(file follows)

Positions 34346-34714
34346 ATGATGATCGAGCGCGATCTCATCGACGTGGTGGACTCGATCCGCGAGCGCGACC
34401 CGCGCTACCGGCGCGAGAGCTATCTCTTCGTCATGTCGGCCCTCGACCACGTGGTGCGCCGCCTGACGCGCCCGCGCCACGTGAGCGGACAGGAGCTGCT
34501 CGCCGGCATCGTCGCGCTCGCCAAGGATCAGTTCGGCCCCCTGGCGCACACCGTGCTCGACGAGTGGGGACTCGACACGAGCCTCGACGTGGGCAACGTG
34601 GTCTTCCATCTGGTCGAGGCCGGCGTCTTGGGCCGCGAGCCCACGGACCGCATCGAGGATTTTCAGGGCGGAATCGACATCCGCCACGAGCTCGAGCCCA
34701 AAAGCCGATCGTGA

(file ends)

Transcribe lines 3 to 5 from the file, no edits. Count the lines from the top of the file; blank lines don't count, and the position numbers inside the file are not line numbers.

34401 CGCGCTACCGGCGCGAGAGCTATCTCTTCGTCATGTCGGCCCTCGACCACGTGGTGCGCCGCCTGACGCGCCCGCGCCACGTGAGCGGACAGGAGCTGCT
34501 CGCCGGCATCGTCGCGCTCGCCAAGGATCAGTTCGGCCCCCTGGCGCACACCGTGCTCGACGAGTGGGGACTCGACACGAGCCTCGACGTGGGCAACGTG
34601 GTCTTCCATCTGGTCGAGGCCGGCGTCTTGGGCCGCGAGCCCACGGACCGCATCGAGGATTTTCAGGGCGGAATCGACATCCGCCACGAGCTCGAGCCCA